This is a guest post by Liesl Johnson, as part of Now I Know’s Patreon program. For more information about the Patreon program and how you can support Now I Know, click here.
Okay, yes, learning styles are a thing—people talk about them a lot in schools and businesses, and you probably know what kind of learner you are. (Visual? Auditory? Kinesthetic maybe?) If not, you can find stylish infographics on Pinterest that help you figure out your ideal learning style. All this points to a super-popular, long-held belief: that people learn best when their activities match their learning style. So say you’re a kinesthetic learner. That means you’ll learn best when you get to touch things as you learn. Or if you’re an auditory learner, then you’ll remember information better if you get to hear it. Right?
Actually, there’s no good reason to believe that.
Researchers in education and cognitive science these days are advising against spending any time, effort, or money on learning styles. There’s just no evidence to support their use. It might feel intuitively correct that we learn best in our own styles, but research often contradicts intuitive beliefs about learning.
Here’s the nitty-gritty on that. Researchers (like these, these, and these as summarized in this literature review) have used controlled studies to try and see if we learn better when we get to use our preferred learning styles. They put people into groups based on their learning style preferences, and then see if they score higher on tests after learning in their preferred ways (compared to not getting to learn in their preferred ways.) But, hmm. No such difference turned up.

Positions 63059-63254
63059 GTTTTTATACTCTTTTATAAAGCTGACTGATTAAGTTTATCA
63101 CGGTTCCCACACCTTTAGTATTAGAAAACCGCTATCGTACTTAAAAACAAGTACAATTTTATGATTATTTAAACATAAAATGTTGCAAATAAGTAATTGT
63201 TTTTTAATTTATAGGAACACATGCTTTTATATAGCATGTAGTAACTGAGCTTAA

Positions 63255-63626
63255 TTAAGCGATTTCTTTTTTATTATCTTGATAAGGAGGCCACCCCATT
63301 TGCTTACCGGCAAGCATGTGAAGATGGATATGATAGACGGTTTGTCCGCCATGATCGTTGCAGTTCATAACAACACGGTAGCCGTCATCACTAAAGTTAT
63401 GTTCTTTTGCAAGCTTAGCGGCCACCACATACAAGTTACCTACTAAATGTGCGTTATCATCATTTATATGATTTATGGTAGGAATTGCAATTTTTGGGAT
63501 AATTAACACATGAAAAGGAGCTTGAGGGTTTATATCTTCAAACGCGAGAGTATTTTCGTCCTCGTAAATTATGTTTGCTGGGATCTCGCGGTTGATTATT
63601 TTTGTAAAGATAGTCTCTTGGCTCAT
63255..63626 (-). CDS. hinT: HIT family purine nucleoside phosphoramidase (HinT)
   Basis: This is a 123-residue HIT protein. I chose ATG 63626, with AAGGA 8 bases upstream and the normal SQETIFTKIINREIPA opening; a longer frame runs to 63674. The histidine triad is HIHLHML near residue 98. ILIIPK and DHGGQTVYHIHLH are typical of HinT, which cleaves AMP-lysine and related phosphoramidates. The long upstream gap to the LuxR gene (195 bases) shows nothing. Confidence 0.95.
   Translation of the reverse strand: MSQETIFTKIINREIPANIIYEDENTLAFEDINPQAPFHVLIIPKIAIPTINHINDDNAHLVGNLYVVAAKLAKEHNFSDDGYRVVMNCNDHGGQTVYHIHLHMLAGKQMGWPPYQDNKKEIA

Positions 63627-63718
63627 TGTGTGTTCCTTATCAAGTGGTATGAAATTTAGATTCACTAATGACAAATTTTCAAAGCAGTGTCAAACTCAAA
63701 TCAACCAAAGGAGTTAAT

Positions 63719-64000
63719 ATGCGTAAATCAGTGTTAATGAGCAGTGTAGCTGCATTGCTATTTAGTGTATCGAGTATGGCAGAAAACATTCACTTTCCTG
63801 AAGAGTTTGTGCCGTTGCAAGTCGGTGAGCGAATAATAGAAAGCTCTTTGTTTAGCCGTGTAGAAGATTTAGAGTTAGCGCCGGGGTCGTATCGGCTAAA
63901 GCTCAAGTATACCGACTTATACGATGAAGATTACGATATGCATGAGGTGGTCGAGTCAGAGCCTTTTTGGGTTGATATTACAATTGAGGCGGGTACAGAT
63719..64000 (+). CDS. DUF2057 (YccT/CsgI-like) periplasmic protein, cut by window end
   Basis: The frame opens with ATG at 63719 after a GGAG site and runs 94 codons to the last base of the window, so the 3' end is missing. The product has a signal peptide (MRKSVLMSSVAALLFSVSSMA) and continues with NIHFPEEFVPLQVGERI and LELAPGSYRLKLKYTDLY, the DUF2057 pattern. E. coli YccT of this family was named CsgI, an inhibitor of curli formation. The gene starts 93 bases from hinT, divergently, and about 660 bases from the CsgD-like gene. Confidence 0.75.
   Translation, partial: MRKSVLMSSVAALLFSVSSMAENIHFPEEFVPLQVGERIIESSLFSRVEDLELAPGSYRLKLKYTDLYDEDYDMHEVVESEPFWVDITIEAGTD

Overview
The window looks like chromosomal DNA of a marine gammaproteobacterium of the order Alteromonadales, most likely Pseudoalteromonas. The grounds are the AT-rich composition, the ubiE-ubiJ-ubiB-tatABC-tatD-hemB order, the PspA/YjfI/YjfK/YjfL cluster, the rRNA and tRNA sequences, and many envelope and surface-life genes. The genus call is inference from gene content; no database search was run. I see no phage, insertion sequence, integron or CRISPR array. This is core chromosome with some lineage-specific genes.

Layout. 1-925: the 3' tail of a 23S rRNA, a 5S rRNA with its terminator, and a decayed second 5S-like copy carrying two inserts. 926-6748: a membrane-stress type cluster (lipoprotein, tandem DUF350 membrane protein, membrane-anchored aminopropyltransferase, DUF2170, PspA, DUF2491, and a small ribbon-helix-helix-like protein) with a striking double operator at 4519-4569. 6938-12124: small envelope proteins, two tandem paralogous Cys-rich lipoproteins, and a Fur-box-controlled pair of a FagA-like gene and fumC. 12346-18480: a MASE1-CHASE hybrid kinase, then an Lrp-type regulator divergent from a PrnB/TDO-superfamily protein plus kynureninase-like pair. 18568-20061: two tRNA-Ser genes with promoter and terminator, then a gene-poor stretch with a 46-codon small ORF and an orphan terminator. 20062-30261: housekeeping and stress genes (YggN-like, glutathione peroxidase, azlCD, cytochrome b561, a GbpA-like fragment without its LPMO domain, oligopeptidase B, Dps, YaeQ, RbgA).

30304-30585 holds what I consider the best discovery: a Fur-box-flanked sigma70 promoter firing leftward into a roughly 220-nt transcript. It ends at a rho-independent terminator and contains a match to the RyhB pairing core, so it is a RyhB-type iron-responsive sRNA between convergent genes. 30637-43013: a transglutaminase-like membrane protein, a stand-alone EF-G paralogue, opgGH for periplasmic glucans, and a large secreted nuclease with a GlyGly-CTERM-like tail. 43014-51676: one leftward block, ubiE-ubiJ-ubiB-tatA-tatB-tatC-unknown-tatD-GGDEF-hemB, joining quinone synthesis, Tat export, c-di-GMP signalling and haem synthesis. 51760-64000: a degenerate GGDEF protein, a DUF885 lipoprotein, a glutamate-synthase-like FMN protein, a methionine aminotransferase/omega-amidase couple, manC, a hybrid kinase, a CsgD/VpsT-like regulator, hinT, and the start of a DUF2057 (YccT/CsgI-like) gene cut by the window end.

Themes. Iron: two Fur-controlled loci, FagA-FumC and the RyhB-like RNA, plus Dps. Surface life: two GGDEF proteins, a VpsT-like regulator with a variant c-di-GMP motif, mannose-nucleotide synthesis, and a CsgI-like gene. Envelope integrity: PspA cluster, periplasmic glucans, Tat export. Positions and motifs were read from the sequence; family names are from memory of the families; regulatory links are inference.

To be fair, one group of researchers did claim to show that people in their study learned better in their preferred way. But, that study suffered from “serious methodological issues,” as discussed by these impartial reviewers. (Basically, the researchers used sketchy methods and then straight-up deleted some of their data for no specified reason.)
Maybe some studies in the future will find better evidence and show that it’s true after all—that people really do learn better in their own styles—but it hasn’t happened yet.
So if it’s true that learning styles shouldn’t be a thing, then why are they still so popular? First, there’s a profitable marketplace for them. Dozens of companies sell learning-styles workshops, books, and questionnaires. Second, the process of applying research findings to actual educational and corporate practice is painfully slow. Plus, the idea that you learn best in your own personal style really aligns well with our culture. Everyone is smart in their own special way. That’s surely a harmless and optimistic belief.
But according to researchers now, the belief in the usefulness of learning styles may be harmful. It closes off possibilities, they explain. If you think you’re a kinesthetic learner, then you think it’s useless for you to learn by reading, so you don’t even try. Further, focusing on learning styles takes time and resources away from learning methods that really have been shown to work. As these cognitive scientists put it, we shouldn’t “roost in a pigeonhole” of our preferred learning styles when we actually have the power to tackle skills and knowledge by any means necessary.
This post was written by Liesl Johnson (M.Ed.), a word lover, learning enthusiast, and private tutor of reading and writing in the verdant little town of Hilo, Hawaii. She shares her zeal for vocabulary in a daily email called “Make Your Point.” Learn more at www.HiloTutor.com.